I always felt teaching energetics to our undergraduate biology students was no easy task. And yet all life depends on energy. So, trying to avoid as much as possible entropy, enthalpy, the law of the conservation of energy and the laws of thermodynamics with its not exactly simple equations, I started my physiology energetics lecture with a thought-provoking example. Imagine, I said, you want to compare the amounts of the required energy to heat up and bring to the boil a cup of water and a bucket of water. You need less energy to heat up the smaller amount, but it also cools down much faster compared with the water in the bucket which had needed a much greater amount of energy to reach boiling point. If you decided to re-heat the water and bring it back to 100°C every 30 minutes, which would have required more input of energy over a 10 or a 100 hour period: the cup or the bucket? An important variable to be considered is of course the temperature down to which the boiled water would be allowed to cool before being re-heated. But all that is calculable and can be expressed in mathematical equations.

Students all know that the reverse reaction of photosynthesis is the one that provides us and other animals with energy by ‘burning fuel’, i.e. the food ingested, and that some of the energy is for growth and work, but some is converted to heat; in fact, ultimately all is dissipated as heat. Daily rates of minimum standard heat production in animals are related to body temperatures, so that small 42°C warm birds have the highest rate followed by mammals with body temperatures of 35-37°C and ectothermic animals like reptiles, amphibians and fishes. Body sizes and weights are further complicating factors, because the slopes of the relationship between rate of minimum energy expenditure and body weight are nearly the same for ectotherm (cold-blooded) and endotherm (warm-blooded) animals. The slopes are not 1.0, which would indicate a direct proportion: the slopes are approximately 0.75 and that indicates that a doubling in body weight does not double minimum energy expenditure. What is, however, interesting is that when the minimum metabolic rate is expressed per gram of body weight, one notes that energy expenditure rates shoot up exponentially as body weight decreases: small animals need more energy per gram body weight than larger ones. This explains why small warm-blooded animals, e.g. mice, shrews and humming birds need to ingest food more frequently than bigger species and, of course, fish, amphibians and reptiles with their lower resting metabolic rates.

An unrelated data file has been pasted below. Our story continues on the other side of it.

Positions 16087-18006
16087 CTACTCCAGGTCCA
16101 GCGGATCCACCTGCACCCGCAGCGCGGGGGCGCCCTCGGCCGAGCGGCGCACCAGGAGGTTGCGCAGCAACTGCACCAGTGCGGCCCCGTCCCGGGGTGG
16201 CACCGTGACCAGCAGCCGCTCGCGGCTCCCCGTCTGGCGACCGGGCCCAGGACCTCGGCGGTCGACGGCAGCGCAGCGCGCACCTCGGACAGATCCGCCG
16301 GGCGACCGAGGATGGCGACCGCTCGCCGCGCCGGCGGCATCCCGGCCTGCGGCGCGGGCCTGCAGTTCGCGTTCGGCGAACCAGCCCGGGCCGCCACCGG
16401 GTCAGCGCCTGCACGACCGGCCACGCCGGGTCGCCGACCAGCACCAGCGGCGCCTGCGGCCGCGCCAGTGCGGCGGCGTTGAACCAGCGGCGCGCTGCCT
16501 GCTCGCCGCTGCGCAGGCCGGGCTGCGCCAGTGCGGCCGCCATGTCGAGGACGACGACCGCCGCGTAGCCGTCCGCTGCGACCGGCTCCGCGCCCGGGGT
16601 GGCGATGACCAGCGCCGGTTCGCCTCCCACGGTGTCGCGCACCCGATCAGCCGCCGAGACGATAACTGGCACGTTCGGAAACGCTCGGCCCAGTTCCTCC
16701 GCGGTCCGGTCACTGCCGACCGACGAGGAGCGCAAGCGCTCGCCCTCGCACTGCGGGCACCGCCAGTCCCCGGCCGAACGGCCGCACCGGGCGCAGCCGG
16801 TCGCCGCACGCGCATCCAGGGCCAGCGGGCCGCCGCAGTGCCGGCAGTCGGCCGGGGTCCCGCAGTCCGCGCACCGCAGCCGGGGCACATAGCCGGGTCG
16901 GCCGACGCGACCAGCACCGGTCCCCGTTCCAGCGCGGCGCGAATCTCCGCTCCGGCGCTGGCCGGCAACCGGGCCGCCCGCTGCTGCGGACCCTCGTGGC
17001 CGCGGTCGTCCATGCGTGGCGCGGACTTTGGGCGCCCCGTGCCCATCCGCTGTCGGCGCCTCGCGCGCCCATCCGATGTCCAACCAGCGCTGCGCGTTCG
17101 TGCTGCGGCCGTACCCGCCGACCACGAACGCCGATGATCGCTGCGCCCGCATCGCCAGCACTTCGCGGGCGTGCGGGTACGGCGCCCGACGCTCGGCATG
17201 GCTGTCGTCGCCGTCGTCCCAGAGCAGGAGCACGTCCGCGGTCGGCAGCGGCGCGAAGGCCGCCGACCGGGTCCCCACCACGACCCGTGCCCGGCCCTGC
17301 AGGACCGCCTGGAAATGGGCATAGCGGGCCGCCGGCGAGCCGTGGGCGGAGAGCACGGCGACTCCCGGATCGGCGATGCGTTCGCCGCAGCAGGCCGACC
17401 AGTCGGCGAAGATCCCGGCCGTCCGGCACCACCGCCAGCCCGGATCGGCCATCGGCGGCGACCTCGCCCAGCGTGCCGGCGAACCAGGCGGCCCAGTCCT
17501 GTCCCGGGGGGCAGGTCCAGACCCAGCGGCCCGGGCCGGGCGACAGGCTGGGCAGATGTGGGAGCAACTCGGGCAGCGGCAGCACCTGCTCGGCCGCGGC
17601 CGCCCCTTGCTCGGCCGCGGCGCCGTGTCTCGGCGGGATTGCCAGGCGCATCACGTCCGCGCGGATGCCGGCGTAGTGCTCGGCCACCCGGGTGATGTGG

Although resting metabolic rate and maximum longevity have been regarded as not always being ideal to explain ageing, there is nevertheless an obvious relationship between an animal’s body size and longevity (humans being long-lived but not terribly huge and heavy are a bit of an exception). In species of bigger animals the latter generally enjoy longer possible life spans than species that contain smaller individuals, cf. mice, dogs, horses, elephants and whales. Small animals have a greater surface area than bigger ones and tend to lose heat more readily to the environment than the latter, but this alone apparently does not explain the slope of 0.75, mentioned above and an even lower one of 0.67 if body surface area and body weight are correlated to each other. To explain this discrepancy some researchers suggested entering time as a 4th dimension into the equation. Since longevity in mammals is related to weight, total metabolic capacity has to be subject to the time that an organism spends being alive.

Humans appear to be a special case as some studies have shown that shorter rather than taller people have a greater life expectancy! However, it needs to be pointed out that socioeconomic status, relative weight, regular exercise, gender and health practice styles can influence the outcome. It has, for example been suggested on the basis of Japanese and Dutch studies, the latter involving 7800 men and women, that the taller Dutch (but not Japanese) women could expect to live longer than shorter individuals, but that did not apply to men. With such uncertainties abound, I think it’s comforting to be just average.

© Dr V.B. Meyer-Rochow and, 2021. Unauthorized use and/or duplication of this material without express and written permission from this site’s author and/or owner is strictly prohibited. Excerpts and links may be used, provided that full and clear credit is given to V.B Meyer-Rochow and with appropriate and specific direction to the original content.